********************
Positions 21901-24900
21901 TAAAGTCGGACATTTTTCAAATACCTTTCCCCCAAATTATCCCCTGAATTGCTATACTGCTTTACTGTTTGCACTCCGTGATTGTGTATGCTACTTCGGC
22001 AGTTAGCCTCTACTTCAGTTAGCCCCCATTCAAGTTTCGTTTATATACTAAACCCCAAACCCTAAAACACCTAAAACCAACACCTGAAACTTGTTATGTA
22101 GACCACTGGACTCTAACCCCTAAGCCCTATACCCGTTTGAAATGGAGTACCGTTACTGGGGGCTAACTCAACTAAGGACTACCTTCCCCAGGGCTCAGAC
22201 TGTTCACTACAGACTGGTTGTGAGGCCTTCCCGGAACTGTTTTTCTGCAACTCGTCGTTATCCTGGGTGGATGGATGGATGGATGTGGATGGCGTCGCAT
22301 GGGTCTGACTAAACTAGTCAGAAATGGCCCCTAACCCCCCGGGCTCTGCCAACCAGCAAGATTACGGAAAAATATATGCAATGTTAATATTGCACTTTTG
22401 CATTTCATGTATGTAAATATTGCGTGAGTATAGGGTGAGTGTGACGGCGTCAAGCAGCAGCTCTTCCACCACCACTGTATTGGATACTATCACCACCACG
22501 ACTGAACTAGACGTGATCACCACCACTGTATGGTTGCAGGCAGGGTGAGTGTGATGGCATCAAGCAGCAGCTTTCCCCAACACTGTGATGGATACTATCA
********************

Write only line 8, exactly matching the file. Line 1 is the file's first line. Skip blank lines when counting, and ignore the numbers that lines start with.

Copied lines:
22501 ACTGAACTAGACGTGATCACCACCACTGTATGGTTGCAGGCAGGGTGAGTGTGATGGCATCAAGCAGCAGCTTTCCCCAACACTGTGATGGATACTATCA